When visiting the poorest of the poor at Mother Teresa’s home for the destitute and dying in Calcutta, he reminded them, “You are not God’s abandoned children. Quite the opposite. God will find joy in your faith and courage.” … He felt so at home with the poor that when visiting Mother Teresa in Calcutta, someone nearby heard him whisper to her, “If I could, I would make this my headquarters as Pope.”

Happy Canonization weekend! (In case you’re looking to throw a canonization party, check out this Pinterest board.) Saint John Paul the Great, pray for Love Begins Here, our missionaries, our Core Team and all Madison Catholic Youth!

John Paul II, we love you.

There are a few things we want to share with you on this spring day!

First up, in case you haven’t seen it, the Love Begins Here promo video launched yesterday. One of the coolest facebook posts we saw in conjunction with a share of it, was the following, by Dan, a former missionary who is in his first year of college.

Words cannot describe the joy and good fruits that so beautifully radiate from Love Begins Here and these people, so I am just going to leave this video here with a piece of advice: do it. You will never regret making that decision to take part in one of the most life changing things I have ever experienced.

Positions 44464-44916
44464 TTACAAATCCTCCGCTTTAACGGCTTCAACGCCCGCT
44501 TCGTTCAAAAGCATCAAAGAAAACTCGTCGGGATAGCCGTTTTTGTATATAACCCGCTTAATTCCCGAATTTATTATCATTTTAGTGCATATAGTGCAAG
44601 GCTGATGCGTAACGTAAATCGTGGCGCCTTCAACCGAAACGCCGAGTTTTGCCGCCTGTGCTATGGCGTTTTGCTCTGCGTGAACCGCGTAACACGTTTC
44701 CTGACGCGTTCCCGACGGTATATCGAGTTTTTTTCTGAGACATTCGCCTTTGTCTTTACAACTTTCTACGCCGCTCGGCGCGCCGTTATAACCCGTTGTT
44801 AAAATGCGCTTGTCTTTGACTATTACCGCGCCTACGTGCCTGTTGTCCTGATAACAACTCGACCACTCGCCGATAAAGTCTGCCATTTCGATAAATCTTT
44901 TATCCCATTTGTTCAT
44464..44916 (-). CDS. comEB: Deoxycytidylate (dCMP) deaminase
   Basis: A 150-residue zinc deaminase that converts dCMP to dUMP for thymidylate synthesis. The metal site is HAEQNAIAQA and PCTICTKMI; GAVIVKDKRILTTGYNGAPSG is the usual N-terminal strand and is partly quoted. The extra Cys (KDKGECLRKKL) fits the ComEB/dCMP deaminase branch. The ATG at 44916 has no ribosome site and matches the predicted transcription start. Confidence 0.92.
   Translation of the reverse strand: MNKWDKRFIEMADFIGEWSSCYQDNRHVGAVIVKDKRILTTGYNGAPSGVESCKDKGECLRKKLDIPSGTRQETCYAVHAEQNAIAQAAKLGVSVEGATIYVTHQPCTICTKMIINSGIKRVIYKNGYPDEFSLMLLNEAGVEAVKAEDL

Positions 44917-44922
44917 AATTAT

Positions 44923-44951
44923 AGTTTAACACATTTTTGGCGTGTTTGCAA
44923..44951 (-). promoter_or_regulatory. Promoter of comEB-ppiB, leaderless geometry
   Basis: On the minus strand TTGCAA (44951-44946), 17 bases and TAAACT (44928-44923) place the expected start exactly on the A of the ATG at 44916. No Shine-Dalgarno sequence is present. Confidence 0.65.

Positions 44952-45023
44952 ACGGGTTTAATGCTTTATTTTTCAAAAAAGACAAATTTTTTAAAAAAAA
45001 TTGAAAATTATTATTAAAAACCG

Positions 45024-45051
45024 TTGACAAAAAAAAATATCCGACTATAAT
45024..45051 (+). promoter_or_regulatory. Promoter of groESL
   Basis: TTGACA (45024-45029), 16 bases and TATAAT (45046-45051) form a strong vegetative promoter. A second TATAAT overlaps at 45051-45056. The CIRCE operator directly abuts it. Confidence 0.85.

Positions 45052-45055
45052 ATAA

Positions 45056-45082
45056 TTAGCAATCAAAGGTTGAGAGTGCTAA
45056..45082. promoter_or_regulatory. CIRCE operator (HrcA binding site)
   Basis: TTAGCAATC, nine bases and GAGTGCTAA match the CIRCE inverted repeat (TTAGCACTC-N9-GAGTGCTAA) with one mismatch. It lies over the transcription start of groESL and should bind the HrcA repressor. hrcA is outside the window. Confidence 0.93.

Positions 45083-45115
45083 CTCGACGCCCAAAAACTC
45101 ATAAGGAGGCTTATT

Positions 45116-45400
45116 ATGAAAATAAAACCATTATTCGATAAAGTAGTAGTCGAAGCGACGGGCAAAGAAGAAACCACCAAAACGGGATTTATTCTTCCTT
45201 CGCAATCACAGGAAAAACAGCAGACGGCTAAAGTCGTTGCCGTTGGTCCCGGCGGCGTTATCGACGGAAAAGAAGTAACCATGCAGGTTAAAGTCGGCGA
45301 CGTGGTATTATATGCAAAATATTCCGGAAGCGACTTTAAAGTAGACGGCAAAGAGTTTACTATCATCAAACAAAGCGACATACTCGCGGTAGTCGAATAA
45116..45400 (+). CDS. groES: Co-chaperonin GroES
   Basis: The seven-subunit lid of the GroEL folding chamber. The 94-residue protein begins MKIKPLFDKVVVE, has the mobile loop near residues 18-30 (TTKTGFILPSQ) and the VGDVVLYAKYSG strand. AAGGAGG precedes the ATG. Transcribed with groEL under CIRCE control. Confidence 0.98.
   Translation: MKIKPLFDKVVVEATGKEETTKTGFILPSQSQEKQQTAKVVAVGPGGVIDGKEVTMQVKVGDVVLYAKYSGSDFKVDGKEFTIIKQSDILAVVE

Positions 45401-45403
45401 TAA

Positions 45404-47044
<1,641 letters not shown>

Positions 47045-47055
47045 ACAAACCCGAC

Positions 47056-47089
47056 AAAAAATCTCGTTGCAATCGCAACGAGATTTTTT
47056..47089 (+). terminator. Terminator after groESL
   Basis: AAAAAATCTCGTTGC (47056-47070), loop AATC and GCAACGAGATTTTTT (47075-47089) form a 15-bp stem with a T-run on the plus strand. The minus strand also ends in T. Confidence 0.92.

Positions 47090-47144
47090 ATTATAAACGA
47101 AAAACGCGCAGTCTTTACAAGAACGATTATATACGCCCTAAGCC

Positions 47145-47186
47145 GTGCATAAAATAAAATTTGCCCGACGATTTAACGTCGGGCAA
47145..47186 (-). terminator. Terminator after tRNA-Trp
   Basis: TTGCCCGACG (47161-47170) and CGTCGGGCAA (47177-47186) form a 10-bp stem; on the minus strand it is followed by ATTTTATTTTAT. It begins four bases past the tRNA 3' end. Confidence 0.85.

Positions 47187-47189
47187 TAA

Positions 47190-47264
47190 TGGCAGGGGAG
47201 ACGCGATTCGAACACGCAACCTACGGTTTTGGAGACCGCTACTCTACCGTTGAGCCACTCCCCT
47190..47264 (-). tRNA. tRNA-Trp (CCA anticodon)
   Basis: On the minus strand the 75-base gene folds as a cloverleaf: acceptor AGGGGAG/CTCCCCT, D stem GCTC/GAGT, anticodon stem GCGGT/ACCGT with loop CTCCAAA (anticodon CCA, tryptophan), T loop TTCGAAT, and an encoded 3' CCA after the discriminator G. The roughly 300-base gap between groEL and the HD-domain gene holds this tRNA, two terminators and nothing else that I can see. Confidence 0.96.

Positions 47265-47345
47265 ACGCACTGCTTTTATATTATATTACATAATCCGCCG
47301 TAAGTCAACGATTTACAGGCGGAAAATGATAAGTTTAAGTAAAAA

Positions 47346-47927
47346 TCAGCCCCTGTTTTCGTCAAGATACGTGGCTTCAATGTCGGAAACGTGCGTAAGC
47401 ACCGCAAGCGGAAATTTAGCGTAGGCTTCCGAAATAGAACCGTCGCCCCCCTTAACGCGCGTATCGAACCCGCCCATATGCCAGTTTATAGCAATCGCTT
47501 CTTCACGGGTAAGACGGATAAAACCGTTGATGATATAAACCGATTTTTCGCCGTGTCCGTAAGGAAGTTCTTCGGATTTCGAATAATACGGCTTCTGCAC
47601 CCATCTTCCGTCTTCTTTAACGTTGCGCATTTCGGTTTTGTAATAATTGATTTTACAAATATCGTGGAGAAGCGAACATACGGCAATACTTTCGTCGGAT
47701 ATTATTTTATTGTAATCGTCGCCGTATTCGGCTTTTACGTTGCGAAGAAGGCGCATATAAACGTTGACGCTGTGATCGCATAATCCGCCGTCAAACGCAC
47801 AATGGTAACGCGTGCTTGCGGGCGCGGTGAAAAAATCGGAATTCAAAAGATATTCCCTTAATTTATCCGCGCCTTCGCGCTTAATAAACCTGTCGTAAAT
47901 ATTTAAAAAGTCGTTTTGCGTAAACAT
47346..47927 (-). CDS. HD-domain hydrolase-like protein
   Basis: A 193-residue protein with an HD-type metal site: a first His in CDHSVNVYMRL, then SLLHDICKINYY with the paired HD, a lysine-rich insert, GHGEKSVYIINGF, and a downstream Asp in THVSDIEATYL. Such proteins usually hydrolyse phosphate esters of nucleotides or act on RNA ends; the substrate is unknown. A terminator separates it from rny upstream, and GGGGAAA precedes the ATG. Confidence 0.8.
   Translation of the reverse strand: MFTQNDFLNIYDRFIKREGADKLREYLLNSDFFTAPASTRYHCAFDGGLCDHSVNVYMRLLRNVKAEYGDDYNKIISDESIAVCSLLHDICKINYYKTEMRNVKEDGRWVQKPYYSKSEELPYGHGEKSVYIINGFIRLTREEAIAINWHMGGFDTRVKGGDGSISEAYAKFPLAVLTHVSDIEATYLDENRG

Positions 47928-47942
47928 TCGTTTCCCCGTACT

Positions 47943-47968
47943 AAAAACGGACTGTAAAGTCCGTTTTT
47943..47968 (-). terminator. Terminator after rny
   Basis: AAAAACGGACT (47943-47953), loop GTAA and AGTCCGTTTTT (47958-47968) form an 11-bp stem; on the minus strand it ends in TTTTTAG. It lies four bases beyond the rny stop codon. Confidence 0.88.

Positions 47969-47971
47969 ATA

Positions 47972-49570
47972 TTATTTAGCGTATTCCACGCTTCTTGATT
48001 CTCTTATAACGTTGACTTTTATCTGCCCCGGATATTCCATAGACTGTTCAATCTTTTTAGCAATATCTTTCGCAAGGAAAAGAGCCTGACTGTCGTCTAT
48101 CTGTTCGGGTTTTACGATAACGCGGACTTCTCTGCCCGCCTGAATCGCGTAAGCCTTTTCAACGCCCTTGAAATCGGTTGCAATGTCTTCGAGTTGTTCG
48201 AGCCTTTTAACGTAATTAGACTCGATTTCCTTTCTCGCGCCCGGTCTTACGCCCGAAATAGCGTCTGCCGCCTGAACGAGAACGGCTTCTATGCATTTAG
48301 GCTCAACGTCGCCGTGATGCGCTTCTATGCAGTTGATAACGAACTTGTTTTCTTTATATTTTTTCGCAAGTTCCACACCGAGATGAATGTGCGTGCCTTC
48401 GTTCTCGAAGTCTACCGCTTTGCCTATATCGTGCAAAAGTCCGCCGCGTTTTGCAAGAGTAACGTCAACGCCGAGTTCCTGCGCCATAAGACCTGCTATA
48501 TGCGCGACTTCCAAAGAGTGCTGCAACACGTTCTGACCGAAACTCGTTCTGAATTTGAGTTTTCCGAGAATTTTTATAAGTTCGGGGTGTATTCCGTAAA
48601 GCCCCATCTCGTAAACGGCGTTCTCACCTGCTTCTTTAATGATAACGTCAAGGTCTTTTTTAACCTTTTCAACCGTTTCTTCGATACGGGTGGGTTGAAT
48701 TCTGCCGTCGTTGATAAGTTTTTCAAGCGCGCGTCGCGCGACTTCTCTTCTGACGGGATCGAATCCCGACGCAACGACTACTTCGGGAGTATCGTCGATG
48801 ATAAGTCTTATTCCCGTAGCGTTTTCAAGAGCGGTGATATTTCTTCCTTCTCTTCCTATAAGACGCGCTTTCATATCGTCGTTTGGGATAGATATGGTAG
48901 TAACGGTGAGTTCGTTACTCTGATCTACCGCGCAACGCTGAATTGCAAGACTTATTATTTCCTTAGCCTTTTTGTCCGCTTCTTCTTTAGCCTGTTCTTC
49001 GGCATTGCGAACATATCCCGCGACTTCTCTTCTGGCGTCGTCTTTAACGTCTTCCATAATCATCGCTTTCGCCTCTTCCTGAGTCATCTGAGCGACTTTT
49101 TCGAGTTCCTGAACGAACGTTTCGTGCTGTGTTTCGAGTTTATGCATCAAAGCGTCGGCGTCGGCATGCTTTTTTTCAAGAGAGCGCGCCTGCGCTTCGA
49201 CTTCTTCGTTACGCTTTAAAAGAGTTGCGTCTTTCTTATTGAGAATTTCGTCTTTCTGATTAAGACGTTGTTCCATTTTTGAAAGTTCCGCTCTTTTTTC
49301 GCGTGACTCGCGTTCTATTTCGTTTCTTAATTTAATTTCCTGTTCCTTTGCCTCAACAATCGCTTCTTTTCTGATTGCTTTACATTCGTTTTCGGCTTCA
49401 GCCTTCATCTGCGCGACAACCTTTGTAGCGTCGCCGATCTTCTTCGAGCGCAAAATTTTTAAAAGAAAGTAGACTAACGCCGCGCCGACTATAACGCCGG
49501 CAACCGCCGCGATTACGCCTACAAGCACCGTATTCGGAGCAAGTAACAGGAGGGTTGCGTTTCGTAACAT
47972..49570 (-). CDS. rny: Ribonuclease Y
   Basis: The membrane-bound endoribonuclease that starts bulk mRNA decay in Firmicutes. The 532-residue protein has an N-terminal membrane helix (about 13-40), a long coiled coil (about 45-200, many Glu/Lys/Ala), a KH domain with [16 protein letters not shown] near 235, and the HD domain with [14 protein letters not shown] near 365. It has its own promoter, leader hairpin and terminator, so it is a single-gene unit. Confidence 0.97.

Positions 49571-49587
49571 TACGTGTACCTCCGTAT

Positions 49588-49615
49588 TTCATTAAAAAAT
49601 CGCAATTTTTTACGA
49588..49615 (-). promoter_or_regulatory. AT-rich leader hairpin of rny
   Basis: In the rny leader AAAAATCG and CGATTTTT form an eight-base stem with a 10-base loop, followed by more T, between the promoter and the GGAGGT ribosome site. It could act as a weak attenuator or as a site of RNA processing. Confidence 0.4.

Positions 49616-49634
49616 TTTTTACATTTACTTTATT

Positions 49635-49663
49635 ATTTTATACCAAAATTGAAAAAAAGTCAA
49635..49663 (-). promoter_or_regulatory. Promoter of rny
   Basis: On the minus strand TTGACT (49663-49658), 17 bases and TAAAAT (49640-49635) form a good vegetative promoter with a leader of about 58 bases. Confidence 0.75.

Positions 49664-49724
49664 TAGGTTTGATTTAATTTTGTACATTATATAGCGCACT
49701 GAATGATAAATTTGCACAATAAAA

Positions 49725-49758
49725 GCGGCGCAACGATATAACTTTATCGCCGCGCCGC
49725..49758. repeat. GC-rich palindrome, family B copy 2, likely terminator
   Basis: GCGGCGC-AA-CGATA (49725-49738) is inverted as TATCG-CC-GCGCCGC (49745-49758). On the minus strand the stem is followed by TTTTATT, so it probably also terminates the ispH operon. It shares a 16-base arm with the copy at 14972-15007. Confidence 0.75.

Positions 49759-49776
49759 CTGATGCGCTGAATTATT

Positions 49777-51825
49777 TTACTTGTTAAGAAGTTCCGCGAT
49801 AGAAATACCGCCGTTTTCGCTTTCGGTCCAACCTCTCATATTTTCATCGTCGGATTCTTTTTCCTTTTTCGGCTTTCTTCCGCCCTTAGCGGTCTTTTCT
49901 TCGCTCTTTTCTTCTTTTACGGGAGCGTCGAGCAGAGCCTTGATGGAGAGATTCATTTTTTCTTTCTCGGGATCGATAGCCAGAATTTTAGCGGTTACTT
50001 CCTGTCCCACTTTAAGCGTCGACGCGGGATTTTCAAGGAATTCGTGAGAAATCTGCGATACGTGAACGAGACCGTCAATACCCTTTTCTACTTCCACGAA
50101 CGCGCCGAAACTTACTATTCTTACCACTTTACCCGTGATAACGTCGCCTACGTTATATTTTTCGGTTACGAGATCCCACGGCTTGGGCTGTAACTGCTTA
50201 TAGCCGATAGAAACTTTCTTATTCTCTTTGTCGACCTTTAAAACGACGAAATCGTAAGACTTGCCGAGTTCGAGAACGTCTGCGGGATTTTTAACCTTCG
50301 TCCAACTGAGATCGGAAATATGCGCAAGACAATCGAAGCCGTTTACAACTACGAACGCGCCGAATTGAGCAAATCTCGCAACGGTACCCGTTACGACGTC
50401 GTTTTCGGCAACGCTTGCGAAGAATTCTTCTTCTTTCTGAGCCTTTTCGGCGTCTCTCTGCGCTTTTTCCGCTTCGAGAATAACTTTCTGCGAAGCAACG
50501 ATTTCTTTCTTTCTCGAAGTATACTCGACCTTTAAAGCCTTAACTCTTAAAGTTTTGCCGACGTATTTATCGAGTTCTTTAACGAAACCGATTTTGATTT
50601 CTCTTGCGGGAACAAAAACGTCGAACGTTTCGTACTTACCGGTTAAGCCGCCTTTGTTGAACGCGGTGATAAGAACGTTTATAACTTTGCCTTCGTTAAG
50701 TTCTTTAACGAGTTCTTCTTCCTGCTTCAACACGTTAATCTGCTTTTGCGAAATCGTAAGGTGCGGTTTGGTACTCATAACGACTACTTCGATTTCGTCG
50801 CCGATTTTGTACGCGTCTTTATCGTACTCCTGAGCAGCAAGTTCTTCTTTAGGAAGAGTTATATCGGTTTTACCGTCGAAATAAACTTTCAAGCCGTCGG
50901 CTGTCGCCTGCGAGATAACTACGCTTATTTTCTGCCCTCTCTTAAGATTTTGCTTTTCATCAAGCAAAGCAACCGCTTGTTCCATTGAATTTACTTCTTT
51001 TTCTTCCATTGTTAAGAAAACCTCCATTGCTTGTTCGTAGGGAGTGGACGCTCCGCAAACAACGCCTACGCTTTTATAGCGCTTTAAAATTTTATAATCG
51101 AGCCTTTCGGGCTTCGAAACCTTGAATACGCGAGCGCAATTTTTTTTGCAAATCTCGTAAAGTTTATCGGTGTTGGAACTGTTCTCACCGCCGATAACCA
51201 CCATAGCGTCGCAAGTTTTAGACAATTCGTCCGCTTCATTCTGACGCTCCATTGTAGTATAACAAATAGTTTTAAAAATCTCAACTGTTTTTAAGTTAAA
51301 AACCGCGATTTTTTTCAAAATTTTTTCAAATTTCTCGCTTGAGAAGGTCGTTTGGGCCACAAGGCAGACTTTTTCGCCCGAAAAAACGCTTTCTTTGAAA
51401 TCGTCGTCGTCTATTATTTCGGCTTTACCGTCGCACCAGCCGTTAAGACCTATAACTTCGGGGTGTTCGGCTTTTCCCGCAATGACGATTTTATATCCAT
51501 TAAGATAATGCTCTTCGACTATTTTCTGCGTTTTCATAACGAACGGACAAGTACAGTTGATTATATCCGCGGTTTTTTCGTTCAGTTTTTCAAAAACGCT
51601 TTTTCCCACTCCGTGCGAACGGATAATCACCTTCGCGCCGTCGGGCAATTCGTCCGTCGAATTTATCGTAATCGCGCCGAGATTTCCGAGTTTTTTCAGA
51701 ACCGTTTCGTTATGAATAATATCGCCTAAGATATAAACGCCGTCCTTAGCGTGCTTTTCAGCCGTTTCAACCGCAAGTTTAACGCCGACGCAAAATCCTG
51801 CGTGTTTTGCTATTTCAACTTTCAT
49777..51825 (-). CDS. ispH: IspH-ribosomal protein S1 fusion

Second, we would like for you to save the date of October 19th. At 1:00pm in the afternoon, Chris Stefanick (international Catholic speaker and the brains behind Chosen) will be making a stop in the Diocese of Madison. (St. John the Baptist in Waunakee will host us!) He will speak with teens and parents for a couple hours that afternoon as a part of the Revolution of Love Series that will be coming back for the 2014 – 2015 school year. We will have more information to share later this spring!

Third, congrats to Topher (from Camp Gray!) and Anna (2014 LBH Core Team member) on winning the JP2 Book giveaways last week! They will be in the mail on Friday.

JPII Demanding Love